Children, Adults Taking New ADHD Drug Enjoying Better Lifestyle

October 09, 2000

A new drug used to treat attention deficit hyperactivity disorder - one that was studied during clinical trials at the University of Rochester Medical Center and recently approved by the U.S. Food and Drug Administration - is already being dispensed locally at Strong Memorial Hospital and Children's Hospital at Strong.

Concerta is the first drug that effectively treats attention deficit hyperactivity disorder (ADHD) with a single dose of medicine each day. It is methylphenidate - the most prescribed remedy for ADHD - given to children and adults through a different delivery system, one that provides sustained relief of symptoms throughout the day.

ADHD is a medical condition characterized by symptoms of inattention and/or hyperactivity displayed by millions of children and adults. According to the National Institutes of Health, it is one of the most common mental disorders among children, affecting between 3 and 5 percent of U.S. school-aged children.

Before Concerta, there were no once-daily methylphenidate medications for ADHD that worked effectively throughout the entire day. Other medications sometimes require two or three doses per day to achieve the desired improvement in symptoms, making management difficult and increasing the potential for side effects.

"One of the most important benefits of this new drug is that children only have to take one a day, in the morning," says Donna Palumbo, assistant professor of neurology and pediatrics at the University of Rochester Medical Center. "Now, they won't have to take it two or three times a day, and students can enjoy a more regular school day."

In addition to being better able to concentrate - and better behaved - in class, children will benefit from feeling more a part of the regular crowd.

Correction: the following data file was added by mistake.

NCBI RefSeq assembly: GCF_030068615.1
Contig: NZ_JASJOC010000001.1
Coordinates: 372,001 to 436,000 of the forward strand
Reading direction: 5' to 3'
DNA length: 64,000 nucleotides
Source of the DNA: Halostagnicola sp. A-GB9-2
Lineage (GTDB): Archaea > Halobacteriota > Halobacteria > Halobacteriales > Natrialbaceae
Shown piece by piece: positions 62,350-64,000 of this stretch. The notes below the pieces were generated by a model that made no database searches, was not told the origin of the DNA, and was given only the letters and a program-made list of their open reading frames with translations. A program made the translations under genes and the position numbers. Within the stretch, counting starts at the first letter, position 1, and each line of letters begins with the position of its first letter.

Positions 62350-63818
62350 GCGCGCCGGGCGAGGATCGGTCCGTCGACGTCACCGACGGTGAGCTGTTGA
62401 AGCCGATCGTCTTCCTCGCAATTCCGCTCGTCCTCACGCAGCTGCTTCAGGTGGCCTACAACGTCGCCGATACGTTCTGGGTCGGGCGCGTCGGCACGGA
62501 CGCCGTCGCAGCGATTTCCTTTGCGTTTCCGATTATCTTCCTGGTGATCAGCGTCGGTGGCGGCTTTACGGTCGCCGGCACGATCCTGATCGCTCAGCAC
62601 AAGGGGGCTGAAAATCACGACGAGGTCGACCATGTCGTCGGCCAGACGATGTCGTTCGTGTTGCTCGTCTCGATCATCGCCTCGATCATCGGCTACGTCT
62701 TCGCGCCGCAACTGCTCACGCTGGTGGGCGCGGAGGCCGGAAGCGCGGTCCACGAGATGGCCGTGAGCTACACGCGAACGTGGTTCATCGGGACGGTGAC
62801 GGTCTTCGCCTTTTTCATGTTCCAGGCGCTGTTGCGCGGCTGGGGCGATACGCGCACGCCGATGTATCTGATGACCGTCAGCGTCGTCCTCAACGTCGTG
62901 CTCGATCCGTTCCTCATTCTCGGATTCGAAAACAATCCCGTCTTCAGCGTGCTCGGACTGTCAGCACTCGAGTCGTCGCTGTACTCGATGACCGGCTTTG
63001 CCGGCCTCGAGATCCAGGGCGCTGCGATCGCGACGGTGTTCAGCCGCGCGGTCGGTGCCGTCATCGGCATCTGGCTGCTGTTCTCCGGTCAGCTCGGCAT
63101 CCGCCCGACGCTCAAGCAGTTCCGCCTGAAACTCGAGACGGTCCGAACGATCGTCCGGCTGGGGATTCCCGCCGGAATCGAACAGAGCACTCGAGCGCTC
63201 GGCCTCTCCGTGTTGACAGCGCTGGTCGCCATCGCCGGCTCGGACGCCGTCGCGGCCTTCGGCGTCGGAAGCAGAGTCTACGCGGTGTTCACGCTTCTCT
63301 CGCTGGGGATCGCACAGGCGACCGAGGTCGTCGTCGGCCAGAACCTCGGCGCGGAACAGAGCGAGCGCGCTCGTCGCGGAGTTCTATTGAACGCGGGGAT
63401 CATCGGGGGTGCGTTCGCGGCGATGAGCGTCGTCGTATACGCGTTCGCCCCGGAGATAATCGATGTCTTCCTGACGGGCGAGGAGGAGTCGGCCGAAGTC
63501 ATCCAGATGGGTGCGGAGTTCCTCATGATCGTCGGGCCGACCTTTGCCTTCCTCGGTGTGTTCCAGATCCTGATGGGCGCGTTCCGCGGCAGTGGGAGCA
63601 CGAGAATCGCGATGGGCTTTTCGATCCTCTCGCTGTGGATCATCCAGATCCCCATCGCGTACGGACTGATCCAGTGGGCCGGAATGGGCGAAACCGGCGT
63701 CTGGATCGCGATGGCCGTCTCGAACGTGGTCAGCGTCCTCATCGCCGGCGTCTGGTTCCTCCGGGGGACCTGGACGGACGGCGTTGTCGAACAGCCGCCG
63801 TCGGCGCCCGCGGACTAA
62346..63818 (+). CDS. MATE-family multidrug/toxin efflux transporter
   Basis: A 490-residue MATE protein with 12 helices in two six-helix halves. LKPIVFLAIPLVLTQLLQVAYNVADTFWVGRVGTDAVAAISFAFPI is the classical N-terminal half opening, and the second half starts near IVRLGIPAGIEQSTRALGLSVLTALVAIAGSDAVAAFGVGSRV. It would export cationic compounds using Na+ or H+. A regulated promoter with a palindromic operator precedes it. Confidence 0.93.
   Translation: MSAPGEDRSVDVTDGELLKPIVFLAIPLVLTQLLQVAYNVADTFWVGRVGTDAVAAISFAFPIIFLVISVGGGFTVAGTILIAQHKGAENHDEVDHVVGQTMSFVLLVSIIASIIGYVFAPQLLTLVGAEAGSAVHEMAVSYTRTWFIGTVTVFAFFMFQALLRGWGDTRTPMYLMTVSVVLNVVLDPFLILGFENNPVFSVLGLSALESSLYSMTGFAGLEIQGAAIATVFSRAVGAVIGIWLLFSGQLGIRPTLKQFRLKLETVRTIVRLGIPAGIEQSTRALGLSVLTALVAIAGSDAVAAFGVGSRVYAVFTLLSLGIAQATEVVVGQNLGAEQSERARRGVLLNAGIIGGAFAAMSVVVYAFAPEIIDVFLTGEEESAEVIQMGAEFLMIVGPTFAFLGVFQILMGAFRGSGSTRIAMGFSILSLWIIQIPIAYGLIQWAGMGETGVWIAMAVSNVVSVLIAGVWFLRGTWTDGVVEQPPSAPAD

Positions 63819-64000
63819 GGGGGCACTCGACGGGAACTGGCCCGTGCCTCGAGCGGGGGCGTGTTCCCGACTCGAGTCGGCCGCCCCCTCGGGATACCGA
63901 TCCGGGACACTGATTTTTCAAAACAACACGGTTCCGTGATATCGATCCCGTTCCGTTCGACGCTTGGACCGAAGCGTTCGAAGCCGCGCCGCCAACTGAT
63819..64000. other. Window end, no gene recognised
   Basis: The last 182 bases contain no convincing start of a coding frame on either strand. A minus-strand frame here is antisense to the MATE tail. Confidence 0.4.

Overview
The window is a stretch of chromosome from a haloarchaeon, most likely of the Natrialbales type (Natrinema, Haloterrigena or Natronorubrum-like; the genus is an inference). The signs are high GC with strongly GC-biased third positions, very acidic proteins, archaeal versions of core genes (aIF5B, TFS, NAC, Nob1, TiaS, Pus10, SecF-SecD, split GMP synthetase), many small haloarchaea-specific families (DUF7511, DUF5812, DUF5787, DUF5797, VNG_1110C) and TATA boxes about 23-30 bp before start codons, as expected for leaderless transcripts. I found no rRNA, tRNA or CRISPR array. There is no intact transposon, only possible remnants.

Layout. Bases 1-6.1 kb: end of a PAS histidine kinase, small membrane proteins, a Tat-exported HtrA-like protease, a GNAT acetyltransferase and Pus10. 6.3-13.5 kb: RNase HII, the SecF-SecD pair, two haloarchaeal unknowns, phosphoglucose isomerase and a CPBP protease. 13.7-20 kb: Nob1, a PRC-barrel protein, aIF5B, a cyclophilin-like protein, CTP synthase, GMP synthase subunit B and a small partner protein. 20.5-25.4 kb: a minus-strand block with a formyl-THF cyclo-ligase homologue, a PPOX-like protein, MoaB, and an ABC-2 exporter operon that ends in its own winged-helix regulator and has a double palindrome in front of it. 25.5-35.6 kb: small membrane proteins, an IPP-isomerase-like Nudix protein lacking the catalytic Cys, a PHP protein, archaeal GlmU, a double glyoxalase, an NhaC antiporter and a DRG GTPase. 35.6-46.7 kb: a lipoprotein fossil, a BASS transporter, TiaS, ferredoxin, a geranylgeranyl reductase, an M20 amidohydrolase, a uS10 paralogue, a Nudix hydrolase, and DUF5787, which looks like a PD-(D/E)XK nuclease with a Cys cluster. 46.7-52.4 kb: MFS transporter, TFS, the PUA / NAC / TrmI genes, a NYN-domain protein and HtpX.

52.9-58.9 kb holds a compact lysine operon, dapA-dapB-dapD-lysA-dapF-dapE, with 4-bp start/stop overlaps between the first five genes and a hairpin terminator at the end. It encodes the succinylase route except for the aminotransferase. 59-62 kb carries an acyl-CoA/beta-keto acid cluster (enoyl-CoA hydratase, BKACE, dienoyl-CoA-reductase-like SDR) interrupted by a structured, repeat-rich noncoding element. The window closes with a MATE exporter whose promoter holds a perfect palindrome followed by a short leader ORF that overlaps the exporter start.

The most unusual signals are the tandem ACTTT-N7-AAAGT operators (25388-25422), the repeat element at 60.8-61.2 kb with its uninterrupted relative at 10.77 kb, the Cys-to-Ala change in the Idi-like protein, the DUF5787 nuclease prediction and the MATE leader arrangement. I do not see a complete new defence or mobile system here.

"Many children feel stigmatized when they have to obtain medicine from the school nurse, and they don't want their friends to know about it," says Palumbo, who also serves as director of the Strong Neurology ADHD Clinic. "When that happens, children sometimes decide not to take their medication, and symptoms become problematic."

Concerta was evaluated in three studies of 416 children ages 6-12. The Neurology Department at Strong Memorial Hospital was one of 13 sites nationwide chosen to participate in the trials, which started approximately two years ago.

The drug, manufactured by ALZA Corp., employs an advanced form of the company's patented OROS technology, which uses osmotic pressure to deliver medication at a controlled rate. When first swallowed, the outside layer of the pill provides immediate relief for ADHD symptoms.

Once in the body's gastrointestinal tract, water enters the osmotic system and dissolves or suspends the drug in the tablet's core. The drug is then released through a laser-drilled hole in the membrane at a controlled rate. This can be a significant benefit for patients by providing controlled symptom relief and reducing the number of daily doses compared to conventional therapies, with fewer side effects.

The OROS system has been used safely for nearly 20 years in widely accepted prescription and over-the-counter medications, including medications taken by children.

"The big breakthrough with Concerta is that the outer layer of medication provides immediate relief, while the inner layers provide medication to sustain the drug's benefit throughout the day," Palumbo says. "It is delivered in an ascending dosage, ensuring true 10 to 20-hour efficacy, and no peaks and valleys, so the medication doesn't wear off abruptly."

The University of Rochester Medical Center was chosen to participate in the study because The Clinical Trials Coordination Center in the Department of Neurology has an international reputation of excellence in developing, implementing and administering clinical trials. Palumbo is also overseeing two additional ADHD clinical trials, and will begin two more this fall, one of which is NIH-funded.

"This is an exciting time for those of us who treat ADHD," Palumbo says. "Within the next couple of years, we will likely have many more treatment options available."

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